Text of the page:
Feature request - Pipeline command to modify repository/deployment variables

Issue #18262 open
Craig Chapman created an issue

It would be handy to have commands available to the pipeline for management of deployment and repository variables. I realise there is an API to handle this but a simple one line command would be much more practical.

My use case is that I have pipelines to create a a number of AWS CloudFormation stacks and for deployment of applications to AWS. I want to store some information about these stacks and applications somewhere that can be passed to future pipelines e.g. Elastic Beanstalk EnvironmentId, ApplicationName, EnvironmentName, StackId etc. These values change due to blue/green deployments, new stacks being spun up and old ones being terminated. Manually changing them is error prone and writing code to make api calls for a simple variable update seems overkill.

I have worked around this by storing the information in AWS SSM ParameterStore which works well.

An example of retrieving a value from here is as simple as:

export EB_APP_NAME=$(aws ssm get-parameter --name /eb/$1/$ENV/application-name --query 'Parameter.Value' --output text)
export EB_ENVIRONMENT_ID=$(aws ssm get-parameter --name /eb/$1/$ENV/environment-id --query 'Parameter.Value' --output text)
export EB_ENVIRONMENT_NAME=$(aws ssm get-parameter --name /eb/$1/$ENV/environment-name --query 'Parameter.Value' --output text)

And overwriting an existing parameter using Boto3:

ssmClient.put_parameter(
            Name='/eb/' + application_name + '/' + env_type + '/environment-name',
            Value=env['EnvironmentName'],
            Description='Elastic beanstalk environment name for ' + args.env_type,
            Type='String',
            Overwrite=True
        )

In short, a command line tool to complement the API would be useful, much like the AWS CLI complements their APIs.

Comments (3)

  1. aneita staff
    • changed status to open

    Hey @craigchapman1975,

    Thanks for reaching out and for the suggestion. I can see why automating this process would be handy.

    Given our current priorities, it's unlikely that we'll support this anytime soon. In the meantime however, I'll open this ticket to gauge the interest of other users in seeing the same thing.

    To help me better understand, why is there a preference for storing these variables inside of Pipelines instead of in AWS SSM ParameterStore? Also to clarify, are these variables required for subsequent pipelines within the same repo or in other repos under the same account?

    Thanks,
    Aneita

  2. Craig Chapman reporter

    Hi Anita,

    Thanks for responding.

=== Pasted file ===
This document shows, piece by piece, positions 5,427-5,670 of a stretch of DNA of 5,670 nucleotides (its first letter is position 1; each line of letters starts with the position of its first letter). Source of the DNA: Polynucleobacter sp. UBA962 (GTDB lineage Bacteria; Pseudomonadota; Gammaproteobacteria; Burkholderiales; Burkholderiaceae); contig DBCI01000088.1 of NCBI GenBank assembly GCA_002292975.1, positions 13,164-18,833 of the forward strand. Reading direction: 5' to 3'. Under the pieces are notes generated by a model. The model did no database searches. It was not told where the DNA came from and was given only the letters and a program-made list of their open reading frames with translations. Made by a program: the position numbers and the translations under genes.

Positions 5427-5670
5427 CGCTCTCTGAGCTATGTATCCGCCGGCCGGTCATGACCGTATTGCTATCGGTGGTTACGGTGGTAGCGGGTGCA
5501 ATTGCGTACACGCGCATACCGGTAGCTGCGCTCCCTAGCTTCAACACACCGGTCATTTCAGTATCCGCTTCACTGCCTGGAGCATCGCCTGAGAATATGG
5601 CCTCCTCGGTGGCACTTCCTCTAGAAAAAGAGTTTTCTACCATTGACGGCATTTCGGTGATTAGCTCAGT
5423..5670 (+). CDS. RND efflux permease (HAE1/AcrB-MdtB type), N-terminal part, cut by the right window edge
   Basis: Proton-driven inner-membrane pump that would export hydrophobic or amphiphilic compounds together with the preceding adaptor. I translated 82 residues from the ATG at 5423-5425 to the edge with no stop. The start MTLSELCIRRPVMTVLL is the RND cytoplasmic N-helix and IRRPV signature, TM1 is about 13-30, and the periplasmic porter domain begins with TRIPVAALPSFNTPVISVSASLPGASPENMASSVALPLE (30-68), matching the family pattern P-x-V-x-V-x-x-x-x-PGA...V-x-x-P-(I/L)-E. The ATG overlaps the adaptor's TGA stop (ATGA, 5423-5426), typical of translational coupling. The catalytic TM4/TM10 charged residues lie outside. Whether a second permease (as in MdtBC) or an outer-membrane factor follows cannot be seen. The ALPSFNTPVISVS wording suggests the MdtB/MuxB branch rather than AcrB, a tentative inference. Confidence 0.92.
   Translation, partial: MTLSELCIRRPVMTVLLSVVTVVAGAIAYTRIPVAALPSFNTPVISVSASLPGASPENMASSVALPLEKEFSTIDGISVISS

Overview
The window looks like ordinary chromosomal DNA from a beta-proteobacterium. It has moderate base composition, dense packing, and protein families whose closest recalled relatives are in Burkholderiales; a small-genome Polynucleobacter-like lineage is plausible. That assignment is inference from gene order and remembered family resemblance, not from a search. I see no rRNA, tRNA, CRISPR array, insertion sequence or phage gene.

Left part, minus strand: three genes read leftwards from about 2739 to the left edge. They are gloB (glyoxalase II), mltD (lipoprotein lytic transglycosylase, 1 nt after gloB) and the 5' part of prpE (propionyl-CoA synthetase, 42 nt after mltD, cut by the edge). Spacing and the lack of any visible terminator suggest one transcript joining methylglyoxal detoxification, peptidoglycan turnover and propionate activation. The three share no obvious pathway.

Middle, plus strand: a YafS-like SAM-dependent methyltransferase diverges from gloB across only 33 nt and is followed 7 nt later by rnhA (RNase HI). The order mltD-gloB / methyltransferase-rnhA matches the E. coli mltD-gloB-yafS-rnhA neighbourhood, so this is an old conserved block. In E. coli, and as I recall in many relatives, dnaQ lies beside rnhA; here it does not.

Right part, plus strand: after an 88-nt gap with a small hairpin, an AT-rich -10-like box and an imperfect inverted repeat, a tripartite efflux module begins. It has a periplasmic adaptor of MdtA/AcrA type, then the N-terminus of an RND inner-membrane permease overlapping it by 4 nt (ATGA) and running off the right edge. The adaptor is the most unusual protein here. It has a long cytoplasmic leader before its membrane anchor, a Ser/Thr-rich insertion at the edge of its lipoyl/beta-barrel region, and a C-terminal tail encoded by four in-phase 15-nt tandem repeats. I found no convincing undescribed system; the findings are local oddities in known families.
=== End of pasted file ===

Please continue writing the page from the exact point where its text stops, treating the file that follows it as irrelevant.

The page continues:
I guess it seemed more appropriate to store the variables in Pipelines as it’s Pipelines that is consuming them. That said, I don’t really have a problem storing the variables in AWS SSM ParameterStore.

    To answer your other question, in almost all circumstances, they are to be used for subsequent pipelines in the same repo. The exception is for repos that create CloudFormation stacks that launch an ElasticBeanstalk Environment. There is one repo responsible for creating and updating the stack using CloudFormation templates and another repo with the application code for building and deploying the application. After stack creation, the stackId and elastic beanstalk environment variables are stored. The application code repo later makes use of the beanstalk variables for deployment purposes and is also able to modify the variables as environments get replaced etc.

    Hopefully that make sense.

    Thanks, Craig

  3. Greg Anderson

    I have a similar requirement. Our pipeline jobs need to create an external resource that is used in the tests. We assign an environment variable that contains the name of the resource to create and use.

    To achieve intra-step-persistent variables (available from one line of the step to the next), we use a shell script to set up and write the values as bash environment variables:

    BASH_ENV=~/.bashrc
    echo 'export CI_ENV=ci-$BITBUCKET_BUILD_NUMBER' >> $BASH_ENV
    

    Then, in our bitbucket-pipelines.yml:

    image: quay.io/pantheon-public/build-tools-ci:4.x
    
    pipelines:
      default:
        - step:
            caches:
              - composer
            script:
              - apt-get update && apt-get install -y unzip
              - curl -sS https://getcomposer.org/installer | php -- --install-dir=/usr/local/bin --filename=composer
              - composer install --no-ansi --no-interaction --optimize-autoloader --no-progress
              - ./.bitbucket/set-up-globals.sh
              - source ~/.bashrc && echo "CI env is $CI_ENV"
    

    Using this technique, we can create as many environment variables as we need, calculated at runtime. We need to source the .bashrc file on every line where the variables will be used, though.

    To make this technique more convenient, Bitbucket pipelines could do three simple things:

    1. Define the BASH_ENV variable automatically, so that we do not need to define it in scripts or hardcode it. (It can point at any writable location, e.g. $HOME/.bashrc)
    2. Source the file indicated by $BASH_ENV at the start of each line of every step, if it points at a file that exists.
    3. Introduce a place in the bitbucket-pipelines.yml file to define key : value pairs that are evaluated via bash and then appended to the end of the $BASH_ENV file as an 'export' line.

    Each of these things would provide incremental value; it would not be necessary to provide all three at once.

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